ESI mass analysis was performed by an Orbitrap Exactive mass spectrometry equipped by a H-ESI source. Mass spectra were acquired in negative ion mode in the m/z range 150–225 under the following conditions: capillary temperature 130 °C, nebulizer gas (nitrogen) with a flow rate of 15 arbitrary units; source voltage 4 kV; capillary voltage 46 V; tube lens voltage 90 V. After photodegradation process, each samples was injected (direct infusion) at a flow rate of 10 μL min−1. The mass spectrometer was calibrated using a standard mixture sodium dodecyl sulfate (265.17 Da), Ultramark (1621 Da) and sodium taurocholate (51[thin space (1/6-em)]442 Da).

5.4 Matrix assisted laser desorption ionization-time of flight (MALDI-TOF)

Spectra were acquired in reflector positive-ion mode using a 4800 MALDI TOF/TOF™ Analyzer, supplied with a Nd[thin space (1/6-em)]:[thin space (1/6-em)]YAG laser. Mass calibration was obtained by means of a set of polypeptides having different molar masses. Sample preparation was achieved by mixing 0.1 mmol of analytes and 40 mmol of trans-3-indoleacrylic acid for porphyrin polymers sample and trans-2-[3-(4-tert-butylphenyl)-2-2-methyl-2-propenylidene]malononitrile for PEG, using THF as a solvent for both polymers.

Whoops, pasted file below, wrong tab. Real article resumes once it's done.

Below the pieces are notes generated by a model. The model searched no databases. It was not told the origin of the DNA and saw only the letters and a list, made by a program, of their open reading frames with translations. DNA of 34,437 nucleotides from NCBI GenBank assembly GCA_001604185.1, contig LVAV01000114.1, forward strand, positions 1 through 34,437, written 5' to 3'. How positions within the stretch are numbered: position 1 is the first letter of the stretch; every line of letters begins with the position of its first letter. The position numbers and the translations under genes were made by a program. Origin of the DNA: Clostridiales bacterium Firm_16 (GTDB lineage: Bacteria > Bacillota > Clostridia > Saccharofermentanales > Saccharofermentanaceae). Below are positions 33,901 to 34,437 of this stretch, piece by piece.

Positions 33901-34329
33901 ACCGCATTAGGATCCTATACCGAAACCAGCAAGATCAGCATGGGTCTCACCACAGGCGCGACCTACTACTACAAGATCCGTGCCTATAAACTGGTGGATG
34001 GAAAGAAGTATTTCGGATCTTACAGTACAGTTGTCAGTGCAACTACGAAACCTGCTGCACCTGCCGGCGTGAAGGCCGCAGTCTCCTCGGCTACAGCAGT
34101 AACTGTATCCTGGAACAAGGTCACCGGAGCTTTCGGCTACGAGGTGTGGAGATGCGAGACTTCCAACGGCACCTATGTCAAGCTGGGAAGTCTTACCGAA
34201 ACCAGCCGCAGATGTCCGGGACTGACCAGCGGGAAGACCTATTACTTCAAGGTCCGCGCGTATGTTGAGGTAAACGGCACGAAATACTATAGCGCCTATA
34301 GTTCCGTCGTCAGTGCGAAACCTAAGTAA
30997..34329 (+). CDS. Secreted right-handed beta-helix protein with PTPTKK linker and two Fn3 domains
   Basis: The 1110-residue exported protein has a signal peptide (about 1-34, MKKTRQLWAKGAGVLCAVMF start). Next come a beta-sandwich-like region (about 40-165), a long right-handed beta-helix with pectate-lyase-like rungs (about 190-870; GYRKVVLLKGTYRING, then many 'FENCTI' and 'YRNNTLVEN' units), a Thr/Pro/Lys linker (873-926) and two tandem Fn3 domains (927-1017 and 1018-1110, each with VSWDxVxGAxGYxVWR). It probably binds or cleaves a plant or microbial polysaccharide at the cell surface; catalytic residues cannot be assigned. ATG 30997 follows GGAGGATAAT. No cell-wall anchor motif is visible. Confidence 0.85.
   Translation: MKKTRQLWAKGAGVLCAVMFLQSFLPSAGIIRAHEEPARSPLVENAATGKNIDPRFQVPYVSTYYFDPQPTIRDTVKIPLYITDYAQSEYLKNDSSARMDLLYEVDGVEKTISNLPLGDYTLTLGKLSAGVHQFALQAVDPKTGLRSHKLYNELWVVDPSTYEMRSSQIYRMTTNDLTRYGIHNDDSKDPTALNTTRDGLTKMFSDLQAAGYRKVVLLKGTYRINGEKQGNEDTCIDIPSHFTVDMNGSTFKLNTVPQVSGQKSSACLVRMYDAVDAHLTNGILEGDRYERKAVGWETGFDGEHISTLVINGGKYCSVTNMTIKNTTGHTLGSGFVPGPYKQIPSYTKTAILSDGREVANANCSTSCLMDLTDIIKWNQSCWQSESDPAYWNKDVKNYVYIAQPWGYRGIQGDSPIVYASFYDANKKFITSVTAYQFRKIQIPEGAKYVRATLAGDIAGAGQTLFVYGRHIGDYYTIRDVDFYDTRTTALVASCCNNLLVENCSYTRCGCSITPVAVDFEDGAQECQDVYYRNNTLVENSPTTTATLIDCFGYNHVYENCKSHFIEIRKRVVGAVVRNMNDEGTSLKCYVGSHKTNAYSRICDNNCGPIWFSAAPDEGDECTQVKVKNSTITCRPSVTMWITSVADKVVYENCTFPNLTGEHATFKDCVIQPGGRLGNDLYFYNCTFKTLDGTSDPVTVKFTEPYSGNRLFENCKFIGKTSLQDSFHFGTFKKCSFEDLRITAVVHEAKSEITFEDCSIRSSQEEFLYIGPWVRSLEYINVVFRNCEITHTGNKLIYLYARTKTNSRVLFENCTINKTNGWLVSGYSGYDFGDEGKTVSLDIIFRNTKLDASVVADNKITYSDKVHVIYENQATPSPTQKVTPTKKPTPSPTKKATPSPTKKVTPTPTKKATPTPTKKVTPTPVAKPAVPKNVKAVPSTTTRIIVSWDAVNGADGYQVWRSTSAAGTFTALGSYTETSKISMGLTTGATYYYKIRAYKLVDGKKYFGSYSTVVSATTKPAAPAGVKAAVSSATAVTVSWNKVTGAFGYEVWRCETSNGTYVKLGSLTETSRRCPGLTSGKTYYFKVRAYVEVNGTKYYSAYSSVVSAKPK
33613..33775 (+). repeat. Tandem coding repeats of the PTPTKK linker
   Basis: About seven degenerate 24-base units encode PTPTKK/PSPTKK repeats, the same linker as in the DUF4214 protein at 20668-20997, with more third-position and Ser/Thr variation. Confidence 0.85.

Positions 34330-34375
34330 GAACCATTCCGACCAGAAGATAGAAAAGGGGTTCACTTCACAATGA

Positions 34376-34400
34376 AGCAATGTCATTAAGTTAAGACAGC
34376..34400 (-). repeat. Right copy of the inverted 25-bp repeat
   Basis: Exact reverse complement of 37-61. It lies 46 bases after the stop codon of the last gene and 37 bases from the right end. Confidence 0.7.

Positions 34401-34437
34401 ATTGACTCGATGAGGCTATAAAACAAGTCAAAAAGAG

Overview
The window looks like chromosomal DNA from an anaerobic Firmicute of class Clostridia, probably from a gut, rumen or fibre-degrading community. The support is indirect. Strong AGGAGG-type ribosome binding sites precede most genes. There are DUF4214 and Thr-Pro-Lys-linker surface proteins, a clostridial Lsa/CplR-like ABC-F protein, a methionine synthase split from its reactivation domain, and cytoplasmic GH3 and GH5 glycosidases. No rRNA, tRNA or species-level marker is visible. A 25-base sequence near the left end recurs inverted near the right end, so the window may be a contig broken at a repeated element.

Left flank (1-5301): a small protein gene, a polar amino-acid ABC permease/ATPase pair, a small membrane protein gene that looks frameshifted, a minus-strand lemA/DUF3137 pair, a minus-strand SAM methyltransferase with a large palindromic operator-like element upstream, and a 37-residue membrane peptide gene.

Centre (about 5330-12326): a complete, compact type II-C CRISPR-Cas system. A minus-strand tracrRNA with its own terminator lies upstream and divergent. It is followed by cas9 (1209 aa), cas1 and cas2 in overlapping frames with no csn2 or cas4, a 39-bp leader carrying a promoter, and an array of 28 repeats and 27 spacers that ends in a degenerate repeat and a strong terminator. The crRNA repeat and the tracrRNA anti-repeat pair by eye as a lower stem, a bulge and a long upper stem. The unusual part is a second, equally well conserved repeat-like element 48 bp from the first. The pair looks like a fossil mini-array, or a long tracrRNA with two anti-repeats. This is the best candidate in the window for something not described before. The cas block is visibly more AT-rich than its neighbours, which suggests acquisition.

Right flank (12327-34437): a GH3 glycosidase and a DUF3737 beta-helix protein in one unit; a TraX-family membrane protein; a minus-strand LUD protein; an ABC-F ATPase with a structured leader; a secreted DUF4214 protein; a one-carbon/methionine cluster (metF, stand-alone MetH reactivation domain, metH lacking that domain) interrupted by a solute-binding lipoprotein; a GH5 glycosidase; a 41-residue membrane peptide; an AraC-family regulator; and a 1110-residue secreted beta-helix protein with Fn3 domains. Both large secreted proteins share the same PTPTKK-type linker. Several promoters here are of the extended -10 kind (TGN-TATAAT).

5.5 Determination of total organic carbon (TOC)

The mineralization of the pollutants after irradiation in the presence of samples was evaluated by measuring the TOC content with a TOC analyzer (Shimadzu TOC-LCSH) equipped with a non-dispersive infrared detector.

5.6 Inductively coupled plasma–mass spectrometry (ICP-MS)

ICP-MS analysis was performed by using a NEXION 300X (PerkinElmer). A piece of 1 cm2 of Ni-free/3DG copolymer was mineralized (700 W, 40 minutes). 10 ppb of internal standard (Multielement standard solution for ICP-TraceCERT®) was added.

5.7 X-ray photoelectron spectroscopy (XPS) analysis

Multi technique spectrometer PHI ESCA/SAM 5600 equipped with Mg standard X-ray source was used to obtain XPS data. The measurements were setted at 45° photoelectron take-off angle in relation to the target sample with an angle of ±3°. was set at 23.5 eV for high-resolution spectra were collected by fixing at 23.5 eV. The analyzer pass energy. Calibration of the binding energy (BE) was achieved by centering the C 1s peak at 285.0 eV. The analyses were executed on 2 mm diameter surface area of the sample.